DVM 360 magazine recently highlighted the achievement:
“The diagnostic center provides this service to veterinarians at no charge, saving the profession an estimated $2.5 million in diagnostic fees last year alone.”
Data collected from urolith samples helps the MUC provide recommendations, consultations, clinical studies and lectures on uroliths and how to better treat and prevent them worldwide.
The receipt of the “struvite-calcium phosphate carbonate stone” was also marked by a $500,000 renewed sponsorship of the center by Hill’s Pet Nutrition.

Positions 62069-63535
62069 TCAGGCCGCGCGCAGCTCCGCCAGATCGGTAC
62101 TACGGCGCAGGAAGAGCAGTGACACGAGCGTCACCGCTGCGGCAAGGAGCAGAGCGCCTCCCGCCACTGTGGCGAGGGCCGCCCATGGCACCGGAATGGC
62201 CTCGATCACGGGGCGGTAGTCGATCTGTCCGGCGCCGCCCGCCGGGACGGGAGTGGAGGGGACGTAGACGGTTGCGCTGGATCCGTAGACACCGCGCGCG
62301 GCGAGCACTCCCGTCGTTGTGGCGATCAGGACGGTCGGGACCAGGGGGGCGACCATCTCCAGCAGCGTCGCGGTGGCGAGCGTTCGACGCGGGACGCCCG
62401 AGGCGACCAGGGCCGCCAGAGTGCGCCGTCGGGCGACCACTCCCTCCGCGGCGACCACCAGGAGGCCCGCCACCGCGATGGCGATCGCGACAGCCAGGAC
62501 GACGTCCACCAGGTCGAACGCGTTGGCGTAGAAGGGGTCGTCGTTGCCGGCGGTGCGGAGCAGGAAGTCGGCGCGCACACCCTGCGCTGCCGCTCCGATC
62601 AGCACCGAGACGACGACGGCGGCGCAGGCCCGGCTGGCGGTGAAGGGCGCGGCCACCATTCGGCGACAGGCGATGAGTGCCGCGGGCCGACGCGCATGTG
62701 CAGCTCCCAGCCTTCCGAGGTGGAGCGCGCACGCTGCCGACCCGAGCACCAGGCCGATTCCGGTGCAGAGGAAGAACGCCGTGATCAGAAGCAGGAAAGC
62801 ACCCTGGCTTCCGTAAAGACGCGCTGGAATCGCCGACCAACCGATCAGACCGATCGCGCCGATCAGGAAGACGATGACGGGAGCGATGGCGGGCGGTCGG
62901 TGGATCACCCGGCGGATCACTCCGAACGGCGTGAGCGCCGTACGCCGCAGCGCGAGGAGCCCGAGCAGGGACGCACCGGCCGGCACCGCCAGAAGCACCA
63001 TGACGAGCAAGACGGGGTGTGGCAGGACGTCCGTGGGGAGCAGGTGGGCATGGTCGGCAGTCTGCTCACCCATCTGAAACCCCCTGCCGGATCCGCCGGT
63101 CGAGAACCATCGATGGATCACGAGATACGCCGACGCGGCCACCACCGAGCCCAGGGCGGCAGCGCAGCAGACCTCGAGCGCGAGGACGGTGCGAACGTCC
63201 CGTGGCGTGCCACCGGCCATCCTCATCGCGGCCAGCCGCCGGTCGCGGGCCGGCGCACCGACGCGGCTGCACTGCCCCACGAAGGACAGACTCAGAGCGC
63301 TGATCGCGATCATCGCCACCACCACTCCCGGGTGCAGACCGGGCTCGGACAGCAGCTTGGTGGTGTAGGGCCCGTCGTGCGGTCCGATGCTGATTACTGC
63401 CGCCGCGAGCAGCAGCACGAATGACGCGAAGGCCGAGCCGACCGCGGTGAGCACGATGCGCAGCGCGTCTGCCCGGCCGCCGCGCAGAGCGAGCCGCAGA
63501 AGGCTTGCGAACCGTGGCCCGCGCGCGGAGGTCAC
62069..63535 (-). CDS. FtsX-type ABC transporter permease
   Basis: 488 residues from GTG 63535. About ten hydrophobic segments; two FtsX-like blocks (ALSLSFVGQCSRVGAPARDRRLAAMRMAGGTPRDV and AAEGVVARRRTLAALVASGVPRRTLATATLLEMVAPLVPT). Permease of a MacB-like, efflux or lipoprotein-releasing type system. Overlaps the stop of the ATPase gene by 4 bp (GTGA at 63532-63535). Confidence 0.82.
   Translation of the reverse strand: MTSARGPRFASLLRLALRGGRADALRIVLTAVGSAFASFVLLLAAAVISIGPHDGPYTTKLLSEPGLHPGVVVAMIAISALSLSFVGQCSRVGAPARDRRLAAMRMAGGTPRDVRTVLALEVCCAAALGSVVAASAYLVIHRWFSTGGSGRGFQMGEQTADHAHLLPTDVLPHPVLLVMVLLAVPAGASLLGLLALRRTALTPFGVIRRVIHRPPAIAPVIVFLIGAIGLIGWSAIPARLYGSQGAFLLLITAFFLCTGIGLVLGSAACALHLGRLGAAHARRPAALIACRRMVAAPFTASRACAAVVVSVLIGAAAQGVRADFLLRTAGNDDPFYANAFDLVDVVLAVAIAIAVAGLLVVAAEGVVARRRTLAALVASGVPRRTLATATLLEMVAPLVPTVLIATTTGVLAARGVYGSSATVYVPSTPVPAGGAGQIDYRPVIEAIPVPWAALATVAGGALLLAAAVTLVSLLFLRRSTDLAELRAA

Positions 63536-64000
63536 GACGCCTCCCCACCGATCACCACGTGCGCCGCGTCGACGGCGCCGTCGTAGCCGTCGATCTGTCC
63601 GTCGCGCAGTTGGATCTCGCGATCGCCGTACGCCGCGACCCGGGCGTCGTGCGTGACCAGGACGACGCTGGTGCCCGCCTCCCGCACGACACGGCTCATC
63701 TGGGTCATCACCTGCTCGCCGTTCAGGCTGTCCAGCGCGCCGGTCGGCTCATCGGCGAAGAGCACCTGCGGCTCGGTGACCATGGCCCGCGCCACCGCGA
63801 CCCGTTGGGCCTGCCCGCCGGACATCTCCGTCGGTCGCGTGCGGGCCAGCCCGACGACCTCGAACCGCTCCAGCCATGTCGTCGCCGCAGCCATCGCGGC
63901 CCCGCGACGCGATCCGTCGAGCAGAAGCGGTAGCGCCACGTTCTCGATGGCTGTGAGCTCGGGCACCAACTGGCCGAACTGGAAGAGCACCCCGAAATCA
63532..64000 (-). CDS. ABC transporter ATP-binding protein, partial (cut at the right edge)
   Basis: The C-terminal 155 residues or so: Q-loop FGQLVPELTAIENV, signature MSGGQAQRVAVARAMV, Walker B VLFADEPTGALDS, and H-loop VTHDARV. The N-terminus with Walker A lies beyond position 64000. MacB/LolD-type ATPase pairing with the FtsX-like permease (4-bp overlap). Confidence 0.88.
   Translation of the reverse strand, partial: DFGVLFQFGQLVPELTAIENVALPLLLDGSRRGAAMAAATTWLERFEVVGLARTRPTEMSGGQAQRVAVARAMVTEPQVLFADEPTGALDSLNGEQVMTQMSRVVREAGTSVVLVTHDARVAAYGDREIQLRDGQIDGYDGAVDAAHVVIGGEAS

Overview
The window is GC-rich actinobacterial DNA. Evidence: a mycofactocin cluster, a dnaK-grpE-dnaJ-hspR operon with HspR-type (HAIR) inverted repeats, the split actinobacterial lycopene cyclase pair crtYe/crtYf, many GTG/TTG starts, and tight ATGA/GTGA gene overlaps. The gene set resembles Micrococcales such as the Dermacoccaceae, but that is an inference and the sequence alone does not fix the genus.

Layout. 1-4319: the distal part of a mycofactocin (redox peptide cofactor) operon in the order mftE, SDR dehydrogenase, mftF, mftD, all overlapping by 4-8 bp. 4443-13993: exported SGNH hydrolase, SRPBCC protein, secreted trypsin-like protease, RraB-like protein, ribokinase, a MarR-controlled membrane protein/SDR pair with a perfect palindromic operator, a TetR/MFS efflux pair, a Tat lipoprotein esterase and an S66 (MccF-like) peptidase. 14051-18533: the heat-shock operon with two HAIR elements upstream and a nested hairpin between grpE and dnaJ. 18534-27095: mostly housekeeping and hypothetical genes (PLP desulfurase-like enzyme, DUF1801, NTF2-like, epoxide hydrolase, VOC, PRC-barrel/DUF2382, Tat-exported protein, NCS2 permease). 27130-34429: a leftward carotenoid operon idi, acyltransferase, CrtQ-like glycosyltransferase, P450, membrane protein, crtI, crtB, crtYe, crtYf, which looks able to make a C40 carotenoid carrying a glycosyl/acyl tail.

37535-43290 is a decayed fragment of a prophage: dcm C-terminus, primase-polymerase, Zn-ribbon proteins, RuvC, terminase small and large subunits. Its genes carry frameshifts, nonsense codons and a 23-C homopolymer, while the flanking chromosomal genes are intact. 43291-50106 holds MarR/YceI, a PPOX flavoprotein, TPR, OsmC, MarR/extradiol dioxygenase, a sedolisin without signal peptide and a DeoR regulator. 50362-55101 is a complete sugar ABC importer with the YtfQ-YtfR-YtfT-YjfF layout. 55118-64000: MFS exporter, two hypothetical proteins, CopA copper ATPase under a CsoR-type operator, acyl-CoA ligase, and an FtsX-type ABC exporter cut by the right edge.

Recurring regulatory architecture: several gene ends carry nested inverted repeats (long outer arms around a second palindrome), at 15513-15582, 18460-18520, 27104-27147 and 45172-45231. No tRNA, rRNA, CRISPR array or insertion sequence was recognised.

Struvite urinary stones are the most common uroliths found in dogs. Cats can also develop uroliths, and the often-painful stones can irritate an animal’s bladder and prolong infection.
Stones are treated via medication, surgery and preventative measures.
“In the beginning of the last decade, we were receiving approximately 25,000 samples per year,” said Carl Osborne, D.V.M, Ph.D., who is well known for his work with uroliths. “Last year, we saw nearly 80,000 from around the world.”
Congratulations to the Minnesota Urolith Center. We look forward to reporting on their next milestone whenever it arrives.